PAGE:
11 May 2010

"Turning Blue" with Jay Reatard: Joe reviews "Singles 2006-2007"

The first time I heard of Jay Reatard was when I saw an upcoming concert listed in City Pages, and thought to myself, "Man, that's a horrible last name."
The next time I heard about him, he was dead.
Reatard's death earlier this year (he died in his sleep in January as a result of, a Memphis media outlet reported, "cocaine toxicity, and alcohol was a contributing factor in his death") garnered widespread media coverage, which is ironic, given that he already had an amazing thing going for him. During his short 29 years on this planet, he performed with several different bands in addition to performing as a solo artist. He recorded an amazing 22 albums and was featured on nearly 100 other releases. It seems he packed a lot of living into a few years.
So, it was a pretty easy call to make this week to grab Reatard's "Singles 2006-2007" when I saw it sitting on the shelf at the Hennepin County Library. There are 17 tracks on the double-disc set (with disc two featuring a DVD a live performances from around the world), making this two-year glimpse into his career about as lengthy as some other singles collections from bands that were around for far longer.
I didn't know what to expect when I threw the disc in the car stereo on the way home. The first two tracks, "Night of Broken Glass" and "Another Person," seem to channel, respectively, Big Black and Devo, and neither sounds very locked down. By the third track, however, the gorgeous "All Over Again," Reatard's footing steadies, and when "Feeling Blank Again" hits, it's clear that the fuse has hit the payload. The next 13 tracks are an amazing mix of early punk rock energy (think the Damned or the Adicts) with the sort of sloppy tunefulness that reminded me why I like garage rock in the first place.
Reatard's sheer productivity seems to attest to a theory I've long held: rock music is meant to be recorded minimally and released as soon as possible without any tinkering. Each of the songs on "Singles 2006-2007" sounds as if it was recorded on a boom box and released the week later. And that's a great thing, because the energy and enthusiasm completely comes across, with positively crackling results.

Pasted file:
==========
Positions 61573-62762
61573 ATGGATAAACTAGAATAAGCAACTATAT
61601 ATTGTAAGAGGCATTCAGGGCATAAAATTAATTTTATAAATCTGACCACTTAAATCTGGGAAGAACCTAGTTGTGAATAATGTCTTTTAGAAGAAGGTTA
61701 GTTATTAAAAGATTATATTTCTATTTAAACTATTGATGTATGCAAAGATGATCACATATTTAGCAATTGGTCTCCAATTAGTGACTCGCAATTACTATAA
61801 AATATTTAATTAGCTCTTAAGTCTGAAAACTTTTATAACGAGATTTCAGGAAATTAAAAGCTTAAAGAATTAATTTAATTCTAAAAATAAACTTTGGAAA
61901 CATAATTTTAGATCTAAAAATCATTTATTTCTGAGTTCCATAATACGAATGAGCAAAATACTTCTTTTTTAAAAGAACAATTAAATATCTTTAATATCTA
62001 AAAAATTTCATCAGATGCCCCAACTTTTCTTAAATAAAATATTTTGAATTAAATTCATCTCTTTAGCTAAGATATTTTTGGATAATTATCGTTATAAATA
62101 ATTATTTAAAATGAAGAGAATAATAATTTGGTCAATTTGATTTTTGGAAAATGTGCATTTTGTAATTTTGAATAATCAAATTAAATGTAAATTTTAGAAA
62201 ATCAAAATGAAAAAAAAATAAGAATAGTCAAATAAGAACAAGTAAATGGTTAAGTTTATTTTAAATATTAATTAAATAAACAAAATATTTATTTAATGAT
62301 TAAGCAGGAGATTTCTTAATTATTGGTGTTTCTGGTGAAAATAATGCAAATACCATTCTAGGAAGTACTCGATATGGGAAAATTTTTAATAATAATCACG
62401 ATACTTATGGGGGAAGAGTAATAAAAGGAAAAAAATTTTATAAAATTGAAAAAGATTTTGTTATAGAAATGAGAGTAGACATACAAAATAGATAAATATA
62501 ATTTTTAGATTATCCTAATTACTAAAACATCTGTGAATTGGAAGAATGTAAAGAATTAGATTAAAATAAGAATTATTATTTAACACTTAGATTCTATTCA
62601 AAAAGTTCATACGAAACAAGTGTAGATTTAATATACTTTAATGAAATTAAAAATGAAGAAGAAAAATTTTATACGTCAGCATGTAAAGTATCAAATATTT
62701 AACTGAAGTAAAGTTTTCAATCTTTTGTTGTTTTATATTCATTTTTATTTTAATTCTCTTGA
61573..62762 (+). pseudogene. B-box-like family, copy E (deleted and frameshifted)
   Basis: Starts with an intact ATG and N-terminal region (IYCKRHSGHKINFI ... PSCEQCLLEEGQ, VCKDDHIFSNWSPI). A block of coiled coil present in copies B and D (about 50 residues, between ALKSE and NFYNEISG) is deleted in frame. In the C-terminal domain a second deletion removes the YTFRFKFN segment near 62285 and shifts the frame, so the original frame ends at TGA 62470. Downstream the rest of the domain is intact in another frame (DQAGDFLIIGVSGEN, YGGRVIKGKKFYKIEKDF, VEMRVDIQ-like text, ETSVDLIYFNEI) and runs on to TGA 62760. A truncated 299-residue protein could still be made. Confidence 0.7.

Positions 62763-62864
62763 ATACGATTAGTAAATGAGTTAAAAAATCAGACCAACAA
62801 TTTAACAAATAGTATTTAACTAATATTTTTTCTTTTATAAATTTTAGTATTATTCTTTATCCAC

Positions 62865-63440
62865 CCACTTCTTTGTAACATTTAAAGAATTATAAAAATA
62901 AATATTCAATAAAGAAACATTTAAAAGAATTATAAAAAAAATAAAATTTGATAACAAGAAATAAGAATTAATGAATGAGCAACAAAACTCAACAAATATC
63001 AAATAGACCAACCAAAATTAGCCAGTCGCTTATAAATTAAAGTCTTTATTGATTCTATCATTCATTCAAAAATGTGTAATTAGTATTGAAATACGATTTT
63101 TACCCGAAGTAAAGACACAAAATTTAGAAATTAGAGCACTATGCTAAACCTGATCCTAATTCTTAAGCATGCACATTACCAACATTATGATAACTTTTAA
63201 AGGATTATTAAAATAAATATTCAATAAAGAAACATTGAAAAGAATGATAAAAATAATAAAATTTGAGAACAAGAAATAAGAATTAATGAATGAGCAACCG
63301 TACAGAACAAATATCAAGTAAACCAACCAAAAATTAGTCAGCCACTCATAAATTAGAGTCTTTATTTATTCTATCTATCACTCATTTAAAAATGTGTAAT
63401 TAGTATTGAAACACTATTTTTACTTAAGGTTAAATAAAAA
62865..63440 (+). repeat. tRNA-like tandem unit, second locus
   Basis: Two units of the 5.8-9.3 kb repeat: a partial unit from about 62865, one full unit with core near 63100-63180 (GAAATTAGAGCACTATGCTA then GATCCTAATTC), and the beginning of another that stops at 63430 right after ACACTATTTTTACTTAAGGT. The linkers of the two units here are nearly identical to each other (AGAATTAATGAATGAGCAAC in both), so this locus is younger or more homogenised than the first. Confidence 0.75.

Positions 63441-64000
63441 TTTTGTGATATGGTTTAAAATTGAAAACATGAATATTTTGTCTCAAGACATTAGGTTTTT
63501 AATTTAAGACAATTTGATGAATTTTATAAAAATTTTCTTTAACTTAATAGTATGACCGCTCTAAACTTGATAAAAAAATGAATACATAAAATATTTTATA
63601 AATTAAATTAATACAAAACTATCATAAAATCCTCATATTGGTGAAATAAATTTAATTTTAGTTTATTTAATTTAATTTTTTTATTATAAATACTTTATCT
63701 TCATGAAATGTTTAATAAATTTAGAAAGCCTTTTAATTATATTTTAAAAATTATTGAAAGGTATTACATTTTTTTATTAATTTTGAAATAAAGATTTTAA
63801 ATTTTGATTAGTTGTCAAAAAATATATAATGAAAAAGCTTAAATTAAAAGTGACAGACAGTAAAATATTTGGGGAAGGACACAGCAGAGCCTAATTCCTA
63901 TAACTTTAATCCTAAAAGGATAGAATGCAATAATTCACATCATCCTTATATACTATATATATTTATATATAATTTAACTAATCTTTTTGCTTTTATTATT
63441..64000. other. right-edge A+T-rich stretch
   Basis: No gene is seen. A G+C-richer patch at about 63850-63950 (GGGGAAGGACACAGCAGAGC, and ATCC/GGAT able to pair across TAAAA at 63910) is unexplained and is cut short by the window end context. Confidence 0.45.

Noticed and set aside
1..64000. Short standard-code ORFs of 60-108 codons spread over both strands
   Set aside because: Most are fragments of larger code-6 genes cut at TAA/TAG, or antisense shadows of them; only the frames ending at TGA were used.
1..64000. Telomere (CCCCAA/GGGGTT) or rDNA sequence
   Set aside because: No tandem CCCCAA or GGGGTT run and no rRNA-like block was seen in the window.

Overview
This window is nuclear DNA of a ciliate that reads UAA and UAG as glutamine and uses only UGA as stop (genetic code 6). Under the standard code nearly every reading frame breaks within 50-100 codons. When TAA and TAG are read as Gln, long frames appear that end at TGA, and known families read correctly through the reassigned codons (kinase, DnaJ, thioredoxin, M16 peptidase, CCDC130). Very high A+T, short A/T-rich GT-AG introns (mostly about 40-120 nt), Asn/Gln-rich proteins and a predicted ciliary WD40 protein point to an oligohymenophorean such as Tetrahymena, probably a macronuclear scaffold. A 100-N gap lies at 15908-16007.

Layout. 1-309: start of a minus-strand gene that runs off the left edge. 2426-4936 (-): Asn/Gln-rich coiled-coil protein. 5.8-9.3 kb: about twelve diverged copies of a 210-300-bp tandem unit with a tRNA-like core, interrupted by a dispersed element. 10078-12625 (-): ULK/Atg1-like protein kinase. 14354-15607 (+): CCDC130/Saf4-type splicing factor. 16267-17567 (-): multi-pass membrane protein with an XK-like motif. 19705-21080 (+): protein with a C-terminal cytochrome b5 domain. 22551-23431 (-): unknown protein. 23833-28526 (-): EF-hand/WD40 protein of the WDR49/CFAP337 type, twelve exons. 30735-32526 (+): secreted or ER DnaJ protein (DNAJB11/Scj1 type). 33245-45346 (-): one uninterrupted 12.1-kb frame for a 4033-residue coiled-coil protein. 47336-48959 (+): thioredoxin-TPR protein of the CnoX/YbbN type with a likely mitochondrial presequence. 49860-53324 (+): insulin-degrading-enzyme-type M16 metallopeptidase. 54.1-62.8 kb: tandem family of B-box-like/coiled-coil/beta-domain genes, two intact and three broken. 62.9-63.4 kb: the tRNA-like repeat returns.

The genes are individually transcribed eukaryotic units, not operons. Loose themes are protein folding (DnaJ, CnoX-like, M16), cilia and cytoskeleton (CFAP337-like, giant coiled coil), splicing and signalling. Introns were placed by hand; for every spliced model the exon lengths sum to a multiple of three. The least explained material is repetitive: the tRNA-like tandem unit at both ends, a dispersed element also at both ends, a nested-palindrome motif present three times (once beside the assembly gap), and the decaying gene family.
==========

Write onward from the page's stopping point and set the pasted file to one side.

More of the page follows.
The Smiths knew this theory. The Birthday Party knew this one-shot recording theory. When you get bands like Nine Inch Nails spending five years on an album, Axl Rose spending a decade on "Chinese Democracy," or Brian Wilson spending almost 30 on "Smile," what you get sounds exactly like what you'd expect: a labored opus. Jay Reatard's music is refreshingly free from this trend. It's almost tempting to think, while listening to these songs, that you are listening to a tape of a really good high school band your friends are in: the quality is low, but it doesn't matter, because what you are hearing is refreshingly alive and new.
Ironically, one of the songs on "Singles" is called "Turning Blue." It seems to foreshadow Reatard's eventual end.

"You got me sweating
/ shaking in my skin/ I know it's nice/ to find beginnings and ends/ As sad as it seems/ you're turning blue in my dreams"

I'm upset that I won't be able to see Reatard live. I can only imagine what that would have been like. But he's left us an impressive amount of material to wade through, and if his other stuff is anything like "Singles 2006-2007," count me in.

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